5 Factors to Consider When Refinancing Your Self-Storage Loan
|Copyright 2014 by Virgo Publishing.|
|Posted on: 08/09/2013|
By Jeffrey Turnbull
You’ve weathered the financial storm and the turbulence in our industry, and your self-storage property is back on track and performing well. Interest rates are down and banks (and other types of financial institutions) are lending. Now’s the time to refinance your facility if you haven’t already done so.
Most self-storage owners know the cost and terms of borrowed capital are significant and can make or break any project. Most lenders only want to know two things: How much do you want to borrow, and how are you going to pay it back? Owners with good-performing, stabilized properties can now negotiate loans with excellent terms and interest rates. Here are five important factors that can put you on track to get a great deal from your lender.
The Loan Request
Probably the most overlooked document in the whole loan-submission process is the one-page cover sheet stating how much you want to borrow, the legal name of the borrower, the proposed terms of repayment, the proposed rate, the collateral to secure the loan and the guarantors (if any). Your cover sheet should look similar to this:
The Self-Storage Financials
You need to pull together the last three years of tax returns for your store. Look at the documents and make footnotes to highlight significant income or expense items. Recalibrate the tax returns as a quick, one-page recap to show net rental income like the example below.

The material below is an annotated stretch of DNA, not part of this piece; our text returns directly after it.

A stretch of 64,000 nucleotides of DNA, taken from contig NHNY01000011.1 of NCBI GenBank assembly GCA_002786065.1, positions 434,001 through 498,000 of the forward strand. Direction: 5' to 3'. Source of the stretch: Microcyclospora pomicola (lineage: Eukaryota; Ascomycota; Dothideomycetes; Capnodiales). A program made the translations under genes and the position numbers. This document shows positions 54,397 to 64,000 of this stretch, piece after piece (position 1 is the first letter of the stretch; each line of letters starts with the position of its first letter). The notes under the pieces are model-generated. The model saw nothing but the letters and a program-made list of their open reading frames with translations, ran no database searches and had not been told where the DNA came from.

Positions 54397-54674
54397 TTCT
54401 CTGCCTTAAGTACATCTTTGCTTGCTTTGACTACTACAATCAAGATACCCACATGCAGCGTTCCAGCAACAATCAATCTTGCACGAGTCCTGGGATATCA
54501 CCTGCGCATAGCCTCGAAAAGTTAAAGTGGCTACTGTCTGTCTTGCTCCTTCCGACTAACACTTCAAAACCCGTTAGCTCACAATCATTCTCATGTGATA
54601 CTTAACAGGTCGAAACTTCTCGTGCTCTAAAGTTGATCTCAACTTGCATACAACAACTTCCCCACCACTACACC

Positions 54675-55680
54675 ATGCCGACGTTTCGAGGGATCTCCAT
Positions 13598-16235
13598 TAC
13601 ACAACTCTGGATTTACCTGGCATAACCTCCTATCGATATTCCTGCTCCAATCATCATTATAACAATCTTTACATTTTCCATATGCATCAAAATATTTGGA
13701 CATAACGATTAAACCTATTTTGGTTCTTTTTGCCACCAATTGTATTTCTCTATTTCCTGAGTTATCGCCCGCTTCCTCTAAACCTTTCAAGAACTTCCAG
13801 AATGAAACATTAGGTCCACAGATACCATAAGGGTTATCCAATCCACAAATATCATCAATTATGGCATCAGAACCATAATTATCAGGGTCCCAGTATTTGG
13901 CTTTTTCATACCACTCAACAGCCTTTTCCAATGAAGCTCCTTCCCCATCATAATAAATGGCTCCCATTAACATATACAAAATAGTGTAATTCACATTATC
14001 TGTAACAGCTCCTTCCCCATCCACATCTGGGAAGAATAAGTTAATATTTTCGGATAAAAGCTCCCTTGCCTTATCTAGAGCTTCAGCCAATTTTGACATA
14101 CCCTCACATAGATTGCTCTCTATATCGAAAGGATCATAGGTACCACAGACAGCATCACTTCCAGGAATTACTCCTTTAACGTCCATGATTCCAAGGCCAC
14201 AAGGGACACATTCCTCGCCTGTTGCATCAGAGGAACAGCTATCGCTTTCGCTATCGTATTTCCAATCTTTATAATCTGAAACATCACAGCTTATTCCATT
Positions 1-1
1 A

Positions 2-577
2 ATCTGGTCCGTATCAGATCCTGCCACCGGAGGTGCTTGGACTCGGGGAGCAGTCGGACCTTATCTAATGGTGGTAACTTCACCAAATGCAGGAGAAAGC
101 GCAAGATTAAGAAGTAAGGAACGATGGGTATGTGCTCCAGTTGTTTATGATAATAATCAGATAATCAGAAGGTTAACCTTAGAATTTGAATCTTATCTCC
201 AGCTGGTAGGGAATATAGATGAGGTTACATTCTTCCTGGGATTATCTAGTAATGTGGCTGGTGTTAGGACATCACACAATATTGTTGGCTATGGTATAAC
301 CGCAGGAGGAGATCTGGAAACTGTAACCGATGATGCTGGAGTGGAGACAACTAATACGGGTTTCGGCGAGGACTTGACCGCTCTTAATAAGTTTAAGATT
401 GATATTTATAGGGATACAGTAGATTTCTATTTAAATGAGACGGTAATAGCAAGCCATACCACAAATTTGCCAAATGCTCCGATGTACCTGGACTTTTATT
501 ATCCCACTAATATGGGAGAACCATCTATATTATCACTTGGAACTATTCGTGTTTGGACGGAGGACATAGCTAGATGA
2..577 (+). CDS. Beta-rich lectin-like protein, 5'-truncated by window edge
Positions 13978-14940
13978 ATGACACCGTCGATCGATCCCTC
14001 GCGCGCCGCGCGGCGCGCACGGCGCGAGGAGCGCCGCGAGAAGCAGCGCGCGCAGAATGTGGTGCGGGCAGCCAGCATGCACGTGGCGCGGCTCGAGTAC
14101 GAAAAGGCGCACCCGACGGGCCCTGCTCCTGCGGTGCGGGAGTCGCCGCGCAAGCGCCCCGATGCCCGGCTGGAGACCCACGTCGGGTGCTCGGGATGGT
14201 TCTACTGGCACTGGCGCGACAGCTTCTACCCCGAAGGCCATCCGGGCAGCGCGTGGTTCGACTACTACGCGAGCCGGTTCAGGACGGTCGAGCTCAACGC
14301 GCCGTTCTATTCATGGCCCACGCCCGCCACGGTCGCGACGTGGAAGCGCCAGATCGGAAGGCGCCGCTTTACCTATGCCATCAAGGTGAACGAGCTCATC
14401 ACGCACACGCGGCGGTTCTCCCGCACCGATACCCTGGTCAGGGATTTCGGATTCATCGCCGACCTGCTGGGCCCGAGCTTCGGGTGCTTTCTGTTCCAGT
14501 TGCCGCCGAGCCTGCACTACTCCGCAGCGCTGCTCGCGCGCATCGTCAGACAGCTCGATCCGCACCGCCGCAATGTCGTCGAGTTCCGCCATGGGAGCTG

Be sure the numbers you show tie directly to your tax returns. You may want to note that you’ve been making nice gains in revenue while operating expenses (all costs to operate the self-storage facility less depreciation, amortization and interest expense) have been held to small increases.
You also might note that you were able to increase rates on several unit sizes, or that you were able to collect a greater percentage of late fees. Whatever your numbers are, make some footnotes to summarize what you’ve been doing to financially strengthen your facility over the past couple of years. Your numbers may look much better than the example shown, so all the better for you!
Most lenders also want to know you have a debt-service coverage ratio of 1.35. This means that based on the above example, your NOI of $300,000, or $25,000 per month, will exceed the minimum monthly payment by at least 1.35 times. In other words, most lenders will look favorably on your loan request since your fixed-monthly payment of $15,816.23 per month is “covered” by almost 1.6 times of your NOI. Since 1.6 is much greater than 1.35, you can withstand significant disruptions to your income stream and continue to make your monthly payment to the lender.
The Personal Financials
You’ll probably need to include a personal financial statement with your loan request. Certain lenders such as commercial mortgage-backed security (CMBS) conduit lenders may not require a personal guarantee, but might still want to see your personal financial statements and pull a credit report on you and/or your partners, the ones who own or control at least 20 percent or more of the self-storage facility.